Jeffrey Clark — a top Trump-era Department of Justice official accused of backing dubious voter fraud allegations — reportedly declined to testify Friday to a House panel investigating the January 6 riot, prompting the committee to threaten to “hold him accountable,” as lawmakers push Trump administration officials to cooperate with a wide-reaching probe into the attack on the Capitol.
Jeff Clark speaks during a news conference at the Justice Department on September 14, 2020.
Clark’s lawyer told the January 6 committee on Friday his client can’t answer their questions in a deposition, Politico and other outlets reported, even though lawmakers issued a subpoena last month ordering Clark to testify and hand over records.
Clark said his communications with former President Donald Trump may be protected by both attorney-client privilege and “executive privilege,” a legal doctrine invoked by Trump that allows presidents to keep certain records confidential.
Rep. Bennie Thompson (D-Miss.), the select committee’s chair, called Clark’s decision “unacceptable” and rejected what he called “vague claims of privilege” in a statement.
Thompson urged Clark to change his mind and cooperate with the probe, warning he’s “willing to take strong measures to hold him accountable to meet his obligation.”
Forbes has reached out to Clark and his attorney for comment.
What To Watch For
Thompson didn’t specify the “strong measures” he’s considering against Clark, but he told Politico a contempt of Congress citation is “on the table.” When Trump ally Steve Bannon defied the January 6 committee’s subpoena, the committee and the House of Representatives voted to hold him in contempt and referred him for possible criminal charges — though any charging decisions are up to the DOJ. Congress can also file a civil lawsuit and ask a judge to force witnesses to testify, but this process is often cumbersome.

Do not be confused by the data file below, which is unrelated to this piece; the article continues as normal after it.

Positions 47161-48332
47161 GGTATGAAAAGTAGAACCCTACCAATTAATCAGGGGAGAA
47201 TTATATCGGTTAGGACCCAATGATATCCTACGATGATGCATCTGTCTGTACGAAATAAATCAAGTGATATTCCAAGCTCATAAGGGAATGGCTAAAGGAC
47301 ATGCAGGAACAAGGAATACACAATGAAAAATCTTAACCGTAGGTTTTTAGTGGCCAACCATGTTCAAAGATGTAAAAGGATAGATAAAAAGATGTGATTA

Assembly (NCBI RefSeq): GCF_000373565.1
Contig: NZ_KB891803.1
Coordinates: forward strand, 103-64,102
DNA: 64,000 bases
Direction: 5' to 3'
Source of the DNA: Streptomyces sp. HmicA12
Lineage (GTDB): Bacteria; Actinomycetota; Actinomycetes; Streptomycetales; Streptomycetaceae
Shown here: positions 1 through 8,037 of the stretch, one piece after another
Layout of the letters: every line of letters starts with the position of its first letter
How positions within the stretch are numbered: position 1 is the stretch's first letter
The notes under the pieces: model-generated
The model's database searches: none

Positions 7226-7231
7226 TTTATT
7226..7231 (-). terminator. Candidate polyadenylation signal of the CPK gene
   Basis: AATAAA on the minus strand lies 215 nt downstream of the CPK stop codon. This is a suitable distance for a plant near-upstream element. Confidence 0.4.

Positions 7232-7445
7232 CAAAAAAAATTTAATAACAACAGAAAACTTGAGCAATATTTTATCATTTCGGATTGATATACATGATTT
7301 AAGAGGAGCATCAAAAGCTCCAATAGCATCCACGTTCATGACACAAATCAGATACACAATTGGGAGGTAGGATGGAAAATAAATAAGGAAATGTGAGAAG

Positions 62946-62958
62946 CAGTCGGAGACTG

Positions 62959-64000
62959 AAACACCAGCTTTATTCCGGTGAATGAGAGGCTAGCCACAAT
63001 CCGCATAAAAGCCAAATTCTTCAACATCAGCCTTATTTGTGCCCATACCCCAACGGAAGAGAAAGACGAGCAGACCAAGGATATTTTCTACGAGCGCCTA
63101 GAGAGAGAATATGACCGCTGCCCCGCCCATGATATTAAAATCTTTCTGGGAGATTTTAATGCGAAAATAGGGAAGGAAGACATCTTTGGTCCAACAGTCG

“Because former President Trump was properly entitled, while he held office, to the confidential advice of lawyers like Mr. Clark, Mr. Clark is subject to a sacred trust—one that is particularly vital to the constitutional separation of powers,” Clark’s attorney, Harry MacDougald, wrote in a letter to the January 6 committee obtained by Politico.
“It’s astounding that someone who so recently held a position of public trust to uphold the Constitution would now hide behind vague claims of privilege by a former President, refuse to answer questions about an attack on our democracy, and continue an assault on the rule of law,” Thompson wrote in a statement.
In his letter, MacDougald encouraged the January 6 committee to delay its request for Clark’s testimony until a lawsuit Trump filed against the panel last month is resolved. The suit pushes back on lawmakers’ attempts to get a trove of Trump-era executive branch records, as well as the Biden administration’s decision not to withhold them, arguing those documents are protected by executive privilege and were requested in a “vexatious, illegal fishing expedition.”
The January 6 committee has subpoenaed a range of Trump administration officials and outside allies, asking for information on both the Capitol riot and months of false vote-rigging allegations. In Clark’s case, the panel said it needs testimony from the former head of the DOJ’s civil division because he was ostensibly “involved in efforts to overturn the 2020 presidential election.” In particular, a Senate Judiciary Committee report says Clark encouraged former Attorney General Jeffrey Rosen to announce a post-election voter fraud probe, and Clark allegedly pushed the DOJ to send a letter urging state officials in Georgia — which Biden won — to “take whatever action is necessary” due to supposed voting irregularities.